Mike has been an automotive writer since 2007. He’s also the author of a 32,000+ word ebook on the inner workings of cars, suspensions, and engines, with 2 chapters on quick and easy performance enhancements. He’s been involved in the auto industry since the early 70s, doing everything from pumping gas and washing windows, to selling new and used cars and parts. He has NHRA and NASCAR (amateur level) track experience with Camaros, and has taught auto shop courses in high school. In addition, he’s built-up cars from scratch.
Holley fuel systems have been my predominant choice for almost 35 years, unless my customer has specified the use of something else. There are many reasons why I’ve chosen mostly Holley products over the years, but price, ease of installation, and quality top this list. The new Holley Terminator EFI for General Motors LS engine systems have become my “go-to” EFI system for carb-to-EFI conversions, as well as my upgrades of factory EFI systems.
While not the lowest priced stuff available, they’re still affordable and, being Holley, it’s my opinion that their quality can’t be beat for the money. I’ve also found that, as over the years, their tech support is excellent when you run into a problem. Holley’s Terminator EFI comes in two basic flavors, a Throttle Body Injection (TBI) system and a Multi-Port Fuel Injection (MPFI) system. One thing I have to mention before I dive into these kits: Quite a few of them are for off-road and racing use, or for cars built before 1967 only. In other words, in legalese, they’re only supposed to be used in Uncontrolled (Non-Emissions Controlled) Vehicles or Racing Vehicles. If you get caught using one in your street car/daily driver, don’t say I didn’t warn you.
A Quick Word about the Different Types of EFI Systems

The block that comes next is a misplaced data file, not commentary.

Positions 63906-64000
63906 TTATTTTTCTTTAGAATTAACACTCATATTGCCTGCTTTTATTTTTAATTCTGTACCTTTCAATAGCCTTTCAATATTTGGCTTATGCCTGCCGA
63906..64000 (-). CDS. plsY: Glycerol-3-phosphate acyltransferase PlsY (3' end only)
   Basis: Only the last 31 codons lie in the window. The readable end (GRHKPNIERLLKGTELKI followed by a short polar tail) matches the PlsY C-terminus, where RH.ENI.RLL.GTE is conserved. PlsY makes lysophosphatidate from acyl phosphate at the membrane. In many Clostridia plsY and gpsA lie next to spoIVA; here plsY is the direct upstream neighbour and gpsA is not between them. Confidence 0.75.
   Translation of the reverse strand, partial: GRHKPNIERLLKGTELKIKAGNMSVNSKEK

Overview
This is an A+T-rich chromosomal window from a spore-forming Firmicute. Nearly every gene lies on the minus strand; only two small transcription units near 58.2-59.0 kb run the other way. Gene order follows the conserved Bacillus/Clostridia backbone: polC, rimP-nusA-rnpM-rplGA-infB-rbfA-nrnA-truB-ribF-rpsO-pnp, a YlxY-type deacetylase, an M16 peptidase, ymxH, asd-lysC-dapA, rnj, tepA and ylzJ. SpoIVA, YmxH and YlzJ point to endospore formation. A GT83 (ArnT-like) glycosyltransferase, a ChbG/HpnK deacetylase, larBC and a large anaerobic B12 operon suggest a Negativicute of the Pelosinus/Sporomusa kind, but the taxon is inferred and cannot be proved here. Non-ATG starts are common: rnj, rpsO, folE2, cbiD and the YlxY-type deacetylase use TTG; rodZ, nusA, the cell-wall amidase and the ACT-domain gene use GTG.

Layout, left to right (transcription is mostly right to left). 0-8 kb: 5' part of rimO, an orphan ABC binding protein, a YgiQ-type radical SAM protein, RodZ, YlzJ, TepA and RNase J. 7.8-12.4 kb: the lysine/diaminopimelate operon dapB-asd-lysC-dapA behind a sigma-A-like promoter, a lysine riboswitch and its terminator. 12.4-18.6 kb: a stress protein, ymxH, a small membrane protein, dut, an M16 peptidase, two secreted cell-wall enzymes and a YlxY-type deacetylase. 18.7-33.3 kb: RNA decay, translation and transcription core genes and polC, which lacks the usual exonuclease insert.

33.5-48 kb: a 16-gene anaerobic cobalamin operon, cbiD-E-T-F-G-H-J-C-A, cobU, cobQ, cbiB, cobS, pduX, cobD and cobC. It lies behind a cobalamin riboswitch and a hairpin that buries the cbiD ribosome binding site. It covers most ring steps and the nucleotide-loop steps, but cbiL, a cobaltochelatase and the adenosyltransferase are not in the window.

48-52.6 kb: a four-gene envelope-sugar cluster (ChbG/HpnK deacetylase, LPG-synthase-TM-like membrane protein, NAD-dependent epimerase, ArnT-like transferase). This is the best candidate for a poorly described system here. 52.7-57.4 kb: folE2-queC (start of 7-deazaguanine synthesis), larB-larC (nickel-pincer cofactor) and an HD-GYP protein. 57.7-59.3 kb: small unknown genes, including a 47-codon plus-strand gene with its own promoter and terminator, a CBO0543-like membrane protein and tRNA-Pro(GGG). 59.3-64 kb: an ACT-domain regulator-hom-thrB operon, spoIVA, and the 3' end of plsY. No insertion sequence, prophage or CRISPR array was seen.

For those that don’t know, TBI fuel systems look very much like a carburetor. There is a single injector that sprays fuel down the throat of the throttle body. Under normal acceleration and normal driving conditions, only two Venturis (when fluid flowing through a pipe is forced through a narrow section, resulting in a decrease in pressure and an increase in velocity) are used and receive the fuel spray. If the accelerator pedal (gas pedal for us old farts) is pressed enough, the second set of Venturis opens up and fuel is also delivered to them, allowing for greater acceleration.
There are a few different types of multi-port fuel injection systems that are in automotive use these days. However, the type used most often has the injectors mounted into the air intake manifold, usually right before the intake valve. Just before the intake valve begins to open, the computer commands the injector to spray a burst of fuel which is then sucked into the combustion chamber. Direct injection, which is mainly only available on very high-end performance vehicles, places the injector in the cylinder head so it can inject the fuel directly into the combustion chamber.